India has registered the fastest absolute reduction in the Multidimensional Poverty Index (MPI) value among ten countries, spanning every developing region, whose combined population is two billion people. And Jharkhand is among the poorest regions in the world improving the fastest.
According to the global MPI 2019 report released Thursday, between 2005-06 and 2015-16, India, lifted 271 million out of poverty, significantly reducing deprivations in many of the ten indicators, particularly in “assets, cooking fuel, sanitation and nutrition”.
The MPI captures both the incidence and intensity of poverty. The global MPI tracks 101 countries on deprivations across ten indicators in health, education, and standard of living. Developed in 2010 by the Oxford Poverty and Human Development Initiative (OPHI) and the United Nations Development Programme (UNDP), it looks beyond income poverty and tracks poverty in terms of the deprivation faced by people in their daily lives.
The report stated: “Among selected countries with a significant reduction in MPI value, India demonstrates the clearest pro-poor pattern at the subnational level: the poorest regions reduced multidimensional poverty the fastest in absolute terms”.
It cites Jharkhand, which reduced multidimensional poverty from 74.9 per cent to 46.5 per cent in the ten years since 2005-06, as an example of the poorest region improving the fastest followed by Rattanak Kiri in Cambodia.
Among the four Indian states with the most acute MPI — Bihar, Jharkhand, Uttar Pradesh and Madhya Pradesh — Jharkhand has made the most progress. Overall, India was among three countries where poverty reduction in rural areas outpaced that in urban areas, which as per the report, is an indicator of pro-poor development.
The National Family Health Survey round three and four (NHFS 2005-06 & 2015-16) is the source for the comparative data on the indicators.
In this period, the report stated, the incidence of multidimensional poverty in India has almost halved, to 27.9 per cent from 55.1 per cent, lifting 271 million out of poverty — from 640 million to around 369 million. With regards to intensity, the reduction is negligible — from 51.1 per cent to 43.9 per cent — which goes to show that the experience of the poor person, how they face deprivation, hasn’t changed all that dramatically.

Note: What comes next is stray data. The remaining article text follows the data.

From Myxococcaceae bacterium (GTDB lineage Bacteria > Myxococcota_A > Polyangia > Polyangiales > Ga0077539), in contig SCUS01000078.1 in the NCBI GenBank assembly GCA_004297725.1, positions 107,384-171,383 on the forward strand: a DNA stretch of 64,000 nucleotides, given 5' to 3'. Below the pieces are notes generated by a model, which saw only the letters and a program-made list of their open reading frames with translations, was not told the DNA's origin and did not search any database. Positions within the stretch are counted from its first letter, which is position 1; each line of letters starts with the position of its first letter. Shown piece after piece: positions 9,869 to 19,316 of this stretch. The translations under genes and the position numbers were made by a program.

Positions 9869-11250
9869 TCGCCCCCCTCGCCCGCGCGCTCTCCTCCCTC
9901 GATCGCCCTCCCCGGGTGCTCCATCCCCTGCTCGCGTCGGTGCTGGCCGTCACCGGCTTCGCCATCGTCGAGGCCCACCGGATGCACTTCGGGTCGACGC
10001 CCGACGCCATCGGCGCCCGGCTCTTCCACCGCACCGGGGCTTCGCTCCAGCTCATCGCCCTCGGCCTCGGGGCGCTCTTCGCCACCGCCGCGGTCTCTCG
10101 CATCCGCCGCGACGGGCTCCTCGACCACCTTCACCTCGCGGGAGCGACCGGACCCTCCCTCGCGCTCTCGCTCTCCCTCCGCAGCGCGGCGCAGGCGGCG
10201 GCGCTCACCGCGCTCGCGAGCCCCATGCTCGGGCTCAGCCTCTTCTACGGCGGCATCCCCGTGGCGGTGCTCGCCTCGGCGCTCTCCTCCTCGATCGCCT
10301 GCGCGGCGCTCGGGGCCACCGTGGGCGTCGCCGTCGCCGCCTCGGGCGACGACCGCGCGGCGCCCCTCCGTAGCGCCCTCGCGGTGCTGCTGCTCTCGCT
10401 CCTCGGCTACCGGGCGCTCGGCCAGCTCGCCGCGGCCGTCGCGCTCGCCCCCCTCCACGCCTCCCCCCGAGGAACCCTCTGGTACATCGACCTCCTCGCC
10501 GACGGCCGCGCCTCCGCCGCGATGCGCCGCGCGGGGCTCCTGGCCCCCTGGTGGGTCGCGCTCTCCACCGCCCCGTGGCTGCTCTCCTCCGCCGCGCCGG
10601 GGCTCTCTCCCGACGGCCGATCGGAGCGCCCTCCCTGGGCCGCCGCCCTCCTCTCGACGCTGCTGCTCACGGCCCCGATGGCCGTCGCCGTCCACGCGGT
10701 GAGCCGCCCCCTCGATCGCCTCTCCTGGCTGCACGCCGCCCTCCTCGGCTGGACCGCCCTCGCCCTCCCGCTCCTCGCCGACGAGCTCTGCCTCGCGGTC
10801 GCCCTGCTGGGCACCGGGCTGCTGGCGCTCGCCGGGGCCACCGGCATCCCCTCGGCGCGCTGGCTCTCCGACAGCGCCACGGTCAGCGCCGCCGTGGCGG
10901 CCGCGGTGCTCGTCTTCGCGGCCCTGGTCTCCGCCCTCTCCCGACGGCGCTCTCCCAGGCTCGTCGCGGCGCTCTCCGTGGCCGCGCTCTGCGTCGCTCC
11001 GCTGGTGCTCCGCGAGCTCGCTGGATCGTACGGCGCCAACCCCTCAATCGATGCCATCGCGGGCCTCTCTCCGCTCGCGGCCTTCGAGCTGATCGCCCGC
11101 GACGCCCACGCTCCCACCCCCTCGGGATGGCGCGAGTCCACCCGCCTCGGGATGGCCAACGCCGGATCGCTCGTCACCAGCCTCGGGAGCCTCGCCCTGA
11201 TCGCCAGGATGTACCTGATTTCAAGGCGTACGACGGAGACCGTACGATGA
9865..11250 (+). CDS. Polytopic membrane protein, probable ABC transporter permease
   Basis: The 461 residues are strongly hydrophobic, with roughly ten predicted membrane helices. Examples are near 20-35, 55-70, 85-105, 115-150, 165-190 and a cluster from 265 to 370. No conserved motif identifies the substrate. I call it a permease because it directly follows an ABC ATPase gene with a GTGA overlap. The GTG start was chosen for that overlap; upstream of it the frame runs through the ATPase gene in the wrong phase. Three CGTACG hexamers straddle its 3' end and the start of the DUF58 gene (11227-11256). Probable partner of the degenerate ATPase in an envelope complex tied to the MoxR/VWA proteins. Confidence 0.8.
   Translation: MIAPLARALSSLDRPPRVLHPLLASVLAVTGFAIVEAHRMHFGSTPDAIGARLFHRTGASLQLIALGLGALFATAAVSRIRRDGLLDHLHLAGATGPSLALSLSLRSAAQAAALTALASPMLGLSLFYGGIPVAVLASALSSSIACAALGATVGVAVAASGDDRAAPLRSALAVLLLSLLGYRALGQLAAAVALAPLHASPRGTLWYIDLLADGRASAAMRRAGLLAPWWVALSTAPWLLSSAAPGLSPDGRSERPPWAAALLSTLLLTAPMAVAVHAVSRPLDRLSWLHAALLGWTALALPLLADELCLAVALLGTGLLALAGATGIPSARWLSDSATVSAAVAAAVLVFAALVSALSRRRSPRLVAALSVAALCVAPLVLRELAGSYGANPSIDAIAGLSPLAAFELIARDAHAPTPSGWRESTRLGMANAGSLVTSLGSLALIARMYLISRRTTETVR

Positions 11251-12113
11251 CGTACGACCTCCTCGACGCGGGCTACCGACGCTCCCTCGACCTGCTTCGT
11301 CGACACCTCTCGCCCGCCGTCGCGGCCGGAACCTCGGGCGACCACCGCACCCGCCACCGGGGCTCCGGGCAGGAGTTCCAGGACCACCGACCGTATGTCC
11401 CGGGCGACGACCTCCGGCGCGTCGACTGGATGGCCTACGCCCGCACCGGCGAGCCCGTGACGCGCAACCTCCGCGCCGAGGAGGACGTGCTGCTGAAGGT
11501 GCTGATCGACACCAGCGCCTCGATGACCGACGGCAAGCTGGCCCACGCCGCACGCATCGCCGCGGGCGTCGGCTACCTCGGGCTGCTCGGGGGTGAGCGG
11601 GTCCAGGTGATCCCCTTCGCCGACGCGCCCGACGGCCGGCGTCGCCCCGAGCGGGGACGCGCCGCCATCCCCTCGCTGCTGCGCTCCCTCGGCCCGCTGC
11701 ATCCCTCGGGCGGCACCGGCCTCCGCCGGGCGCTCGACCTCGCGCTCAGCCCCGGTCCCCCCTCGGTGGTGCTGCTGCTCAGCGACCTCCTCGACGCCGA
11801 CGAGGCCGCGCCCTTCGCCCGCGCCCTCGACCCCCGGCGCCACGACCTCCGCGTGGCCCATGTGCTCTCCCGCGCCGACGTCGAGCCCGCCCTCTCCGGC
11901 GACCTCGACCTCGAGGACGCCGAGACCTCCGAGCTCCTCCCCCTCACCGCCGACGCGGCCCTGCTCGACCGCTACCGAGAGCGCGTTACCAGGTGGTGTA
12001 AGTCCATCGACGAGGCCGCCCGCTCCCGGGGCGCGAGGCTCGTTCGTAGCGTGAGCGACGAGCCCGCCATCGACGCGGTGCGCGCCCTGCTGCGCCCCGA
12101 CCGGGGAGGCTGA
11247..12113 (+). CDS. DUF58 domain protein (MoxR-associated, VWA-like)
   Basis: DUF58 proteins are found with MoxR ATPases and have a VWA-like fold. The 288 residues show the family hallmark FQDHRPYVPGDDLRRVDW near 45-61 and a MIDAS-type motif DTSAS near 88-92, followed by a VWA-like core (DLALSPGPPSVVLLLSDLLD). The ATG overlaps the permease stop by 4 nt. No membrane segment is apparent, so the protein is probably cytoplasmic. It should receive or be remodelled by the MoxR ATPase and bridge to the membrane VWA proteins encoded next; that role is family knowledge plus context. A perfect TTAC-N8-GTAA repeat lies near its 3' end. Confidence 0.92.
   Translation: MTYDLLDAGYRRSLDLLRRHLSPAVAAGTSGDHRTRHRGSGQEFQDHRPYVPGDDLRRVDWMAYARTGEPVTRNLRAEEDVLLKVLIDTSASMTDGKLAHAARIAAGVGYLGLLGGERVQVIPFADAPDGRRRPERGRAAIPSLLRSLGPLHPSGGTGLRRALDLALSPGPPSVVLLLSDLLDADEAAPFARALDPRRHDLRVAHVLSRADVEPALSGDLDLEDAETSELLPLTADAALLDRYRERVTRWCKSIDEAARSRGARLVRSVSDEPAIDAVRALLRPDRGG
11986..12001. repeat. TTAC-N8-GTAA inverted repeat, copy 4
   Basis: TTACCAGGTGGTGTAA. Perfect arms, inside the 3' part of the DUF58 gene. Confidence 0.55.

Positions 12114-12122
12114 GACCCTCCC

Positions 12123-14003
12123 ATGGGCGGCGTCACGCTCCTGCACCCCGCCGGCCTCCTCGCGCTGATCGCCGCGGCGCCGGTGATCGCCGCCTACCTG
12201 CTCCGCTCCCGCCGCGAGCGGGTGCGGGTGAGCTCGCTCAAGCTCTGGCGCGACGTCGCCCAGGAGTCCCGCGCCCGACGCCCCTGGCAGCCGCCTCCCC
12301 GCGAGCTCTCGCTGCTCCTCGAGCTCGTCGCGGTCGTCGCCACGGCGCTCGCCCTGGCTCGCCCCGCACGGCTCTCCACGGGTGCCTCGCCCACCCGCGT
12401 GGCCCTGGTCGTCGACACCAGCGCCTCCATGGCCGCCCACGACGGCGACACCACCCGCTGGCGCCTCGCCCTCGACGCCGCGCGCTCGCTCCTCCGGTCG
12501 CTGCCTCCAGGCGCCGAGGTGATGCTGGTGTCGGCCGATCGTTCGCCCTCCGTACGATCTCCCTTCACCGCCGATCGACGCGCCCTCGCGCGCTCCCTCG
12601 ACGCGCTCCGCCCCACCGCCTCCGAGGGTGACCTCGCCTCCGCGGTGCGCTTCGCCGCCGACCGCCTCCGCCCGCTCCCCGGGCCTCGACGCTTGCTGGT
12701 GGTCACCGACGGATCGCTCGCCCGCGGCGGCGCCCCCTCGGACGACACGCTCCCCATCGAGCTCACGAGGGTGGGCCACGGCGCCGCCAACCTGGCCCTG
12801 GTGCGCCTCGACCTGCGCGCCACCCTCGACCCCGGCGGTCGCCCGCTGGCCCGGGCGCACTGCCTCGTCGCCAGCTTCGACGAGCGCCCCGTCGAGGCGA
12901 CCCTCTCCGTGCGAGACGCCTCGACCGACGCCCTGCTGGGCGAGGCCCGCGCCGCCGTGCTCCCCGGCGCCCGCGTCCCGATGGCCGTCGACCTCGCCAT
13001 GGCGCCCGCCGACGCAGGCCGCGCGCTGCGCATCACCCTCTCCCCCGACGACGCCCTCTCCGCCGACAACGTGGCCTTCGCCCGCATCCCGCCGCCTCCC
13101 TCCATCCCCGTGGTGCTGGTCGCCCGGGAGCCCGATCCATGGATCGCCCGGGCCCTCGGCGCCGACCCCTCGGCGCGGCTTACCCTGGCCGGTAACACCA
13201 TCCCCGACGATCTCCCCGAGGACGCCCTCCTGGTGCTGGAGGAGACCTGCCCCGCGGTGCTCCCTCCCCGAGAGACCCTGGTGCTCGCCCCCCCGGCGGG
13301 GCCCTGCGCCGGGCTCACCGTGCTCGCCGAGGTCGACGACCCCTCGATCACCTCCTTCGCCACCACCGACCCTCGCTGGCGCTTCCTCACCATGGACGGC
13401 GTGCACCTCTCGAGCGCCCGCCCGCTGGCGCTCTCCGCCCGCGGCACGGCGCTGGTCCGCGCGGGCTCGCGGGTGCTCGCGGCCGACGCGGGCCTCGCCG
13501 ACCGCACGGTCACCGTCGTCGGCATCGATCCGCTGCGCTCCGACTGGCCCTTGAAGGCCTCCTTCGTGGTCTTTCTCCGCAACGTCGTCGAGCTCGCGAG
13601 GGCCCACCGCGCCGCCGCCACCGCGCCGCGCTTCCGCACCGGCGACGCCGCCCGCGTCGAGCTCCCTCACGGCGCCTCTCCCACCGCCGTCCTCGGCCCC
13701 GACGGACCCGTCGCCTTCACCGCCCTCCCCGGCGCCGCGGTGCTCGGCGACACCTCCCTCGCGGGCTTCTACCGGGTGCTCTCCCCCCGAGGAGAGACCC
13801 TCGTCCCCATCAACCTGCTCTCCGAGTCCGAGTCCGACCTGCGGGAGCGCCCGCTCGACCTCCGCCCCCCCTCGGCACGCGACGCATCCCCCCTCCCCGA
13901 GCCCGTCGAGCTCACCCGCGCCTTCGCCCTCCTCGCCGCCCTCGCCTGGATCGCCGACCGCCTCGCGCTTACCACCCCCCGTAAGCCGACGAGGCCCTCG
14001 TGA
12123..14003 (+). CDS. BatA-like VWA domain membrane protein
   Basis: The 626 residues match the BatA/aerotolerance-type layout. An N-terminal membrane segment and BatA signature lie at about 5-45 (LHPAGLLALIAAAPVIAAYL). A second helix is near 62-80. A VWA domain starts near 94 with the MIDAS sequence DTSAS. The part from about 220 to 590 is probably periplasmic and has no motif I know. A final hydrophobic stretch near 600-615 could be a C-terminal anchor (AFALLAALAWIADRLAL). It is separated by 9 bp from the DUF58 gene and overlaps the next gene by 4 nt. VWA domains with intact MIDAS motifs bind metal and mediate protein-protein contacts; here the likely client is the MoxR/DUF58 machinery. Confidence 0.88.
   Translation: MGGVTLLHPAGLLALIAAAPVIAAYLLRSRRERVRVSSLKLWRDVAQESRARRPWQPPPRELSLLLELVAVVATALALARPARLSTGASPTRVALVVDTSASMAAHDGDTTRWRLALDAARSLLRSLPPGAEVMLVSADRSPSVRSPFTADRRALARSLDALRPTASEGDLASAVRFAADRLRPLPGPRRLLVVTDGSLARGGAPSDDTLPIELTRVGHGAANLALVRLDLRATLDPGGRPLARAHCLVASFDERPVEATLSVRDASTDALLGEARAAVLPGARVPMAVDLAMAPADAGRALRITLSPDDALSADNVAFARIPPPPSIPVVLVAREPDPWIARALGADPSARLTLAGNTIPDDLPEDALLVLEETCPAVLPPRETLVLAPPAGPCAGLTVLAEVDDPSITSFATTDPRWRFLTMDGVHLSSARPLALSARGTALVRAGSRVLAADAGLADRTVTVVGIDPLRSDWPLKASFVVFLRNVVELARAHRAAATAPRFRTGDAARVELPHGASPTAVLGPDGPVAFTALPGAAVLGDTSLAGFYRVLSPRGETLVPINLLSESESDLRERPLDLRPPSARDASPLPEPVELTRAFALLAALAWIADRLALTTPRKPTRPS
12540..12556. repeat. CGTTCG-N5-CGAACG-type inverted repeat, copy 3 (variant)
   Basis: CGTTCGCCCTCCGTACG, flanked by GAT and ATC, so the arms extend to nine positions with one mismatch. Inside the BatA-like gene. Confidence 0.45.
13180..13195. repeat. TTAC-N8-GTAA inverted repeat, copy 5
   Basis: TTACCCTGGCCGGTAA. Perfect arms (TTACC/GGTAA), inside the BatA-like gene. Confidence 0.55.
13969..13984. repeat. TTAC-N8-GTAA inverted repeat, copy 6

“Traditionally disadvantaged subgroups such as those living in rural India, Muslims, the Scheduled Castes and Tribes, and young children are still the poorest in India,” said a UNDP official.
Shoko Noda, UNDP India Resident Representative, said, “The MPI captures the huge progress India has made in reducing multidimensional poverty across the country, while also providing a more complete picture of who is deprived, how they are deprived, and where they live.”
“That the poorest parts of the country are more quickly lifting people out of poverty demonstrates India’s commitment to ensuring no one is left behind, in line with the Sustainable Development Goals and the government’s own priorities.”
The ten developing nations for which the comparison is made include countries across income categories: upper middle (Peru), lower middle (Bangladesh, Cambodia, India, Nigeria, Pakistan, Vietnam) and low (Democratic Republic of the Congo, Ethiopia, Haiti).
Across the 101 countries, 23.1 per cent of the people are multidimensionally poor. Fifty per cent of multidimensionally poor people are children, and a third are children under age 10 with over 85 per cent of poor children living in South Asia and Sub-Saharan Africa.
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